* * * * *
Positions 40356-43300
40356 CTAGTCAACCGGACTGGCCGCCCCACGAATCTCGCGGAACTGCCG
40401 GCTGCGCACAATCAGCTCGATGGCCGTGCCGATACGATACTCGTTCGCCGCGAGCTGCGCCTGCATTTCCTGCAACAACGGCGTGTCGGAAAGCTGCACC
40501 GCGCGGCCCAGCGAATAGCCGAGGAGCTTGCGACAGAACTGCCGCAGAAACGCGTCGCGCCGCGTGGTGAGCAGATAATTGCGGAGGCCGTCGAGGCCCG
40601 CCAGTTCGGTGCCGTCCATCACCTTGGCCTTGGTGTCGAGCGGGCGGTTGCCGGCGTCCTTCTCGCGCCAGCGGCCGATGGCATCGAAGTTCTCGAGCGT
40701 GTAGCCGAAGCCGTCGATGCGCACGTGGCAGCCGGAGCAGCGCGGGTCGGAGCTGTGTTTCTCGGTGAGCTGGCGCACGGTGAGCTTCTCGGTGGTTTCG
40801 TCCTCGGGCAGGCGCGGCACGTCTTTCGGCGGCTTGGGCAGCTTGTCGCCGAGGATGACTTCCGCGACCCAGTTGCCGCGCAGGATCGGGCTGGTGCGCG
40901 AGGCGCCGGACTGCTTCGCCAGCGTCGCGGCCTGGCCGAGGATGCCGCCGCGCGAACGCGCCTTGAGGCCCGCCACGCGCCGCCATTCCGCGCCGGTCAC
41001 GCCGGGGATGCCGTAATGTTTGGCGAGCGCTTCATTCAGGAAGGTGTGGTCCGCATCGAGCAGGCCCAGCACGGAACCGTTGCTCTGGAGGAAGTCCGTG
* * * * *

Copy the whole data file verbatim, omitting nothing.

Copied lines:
Positions 40356-43300
40356 CTAGTCAACCGGACTGGCCGCCCCACGAATCTCGCGGAACTGCCG
40401 GCTGCGCACAATCAGCTCGATGGCCGTGCCGATACGATACTCGTTCGCCGCGAGCTGCGCCTGCATTTCCTGCAACAACGGCGTGTCGGAAAGCTGCACC
40501 GCGCGGCCCAGCGAATAGCCGAGGAGCTTGCGACAGAACTGCCGCAGAAACGCGTCGCGCCGCGTGGTGAGCAGATAATTGCGGAGGCCGTCGAGGCCCG
40601 CCAGTTCGGTGCCGTCCATCACCTTGGCCTTGGTGTCGAGCGGGCGGTTGCCGGCGTCCTTCTCGCGCCAGCGGCCGATGGCATCGAAGTTCTCGAGCGT
40701 GTAGCCGAAGCCGTCGATGCGCACGTGGCAGCCGGAGCAGCGCGGGTCGGAGCTGTGTTTCTCGGTGAGCTGGCGCACGGTGAGCTTCTCGGTGGTTTCG
40801 TCCTCGGGCAGGCGCGGCACGTCTTTCGGCGGCTTGGGCAGCTTGTCGCCGAGGATGACTTCCGCGACCCAGTTGCCGCGCAGGATCGGGCTGGTGCGCG
40901 AGGCGCCGGACTGCTTCGCCAGCGTCGCGGCCTGGCCGAGGATGCCGCCGCGCGAACGCGCCTTGAGGCCCGCCACGCGCCGCCATTCCGCGCCGGTCAC
41001 GCCGGGGATGCCGTAATGTTTGGCGAGCGCTTCATTCAGGAAGGTGTGGTCCGCATCGAGCAGGCCCAGCACGGAACCGTTGCTCTGGAGGAAGTCCGTG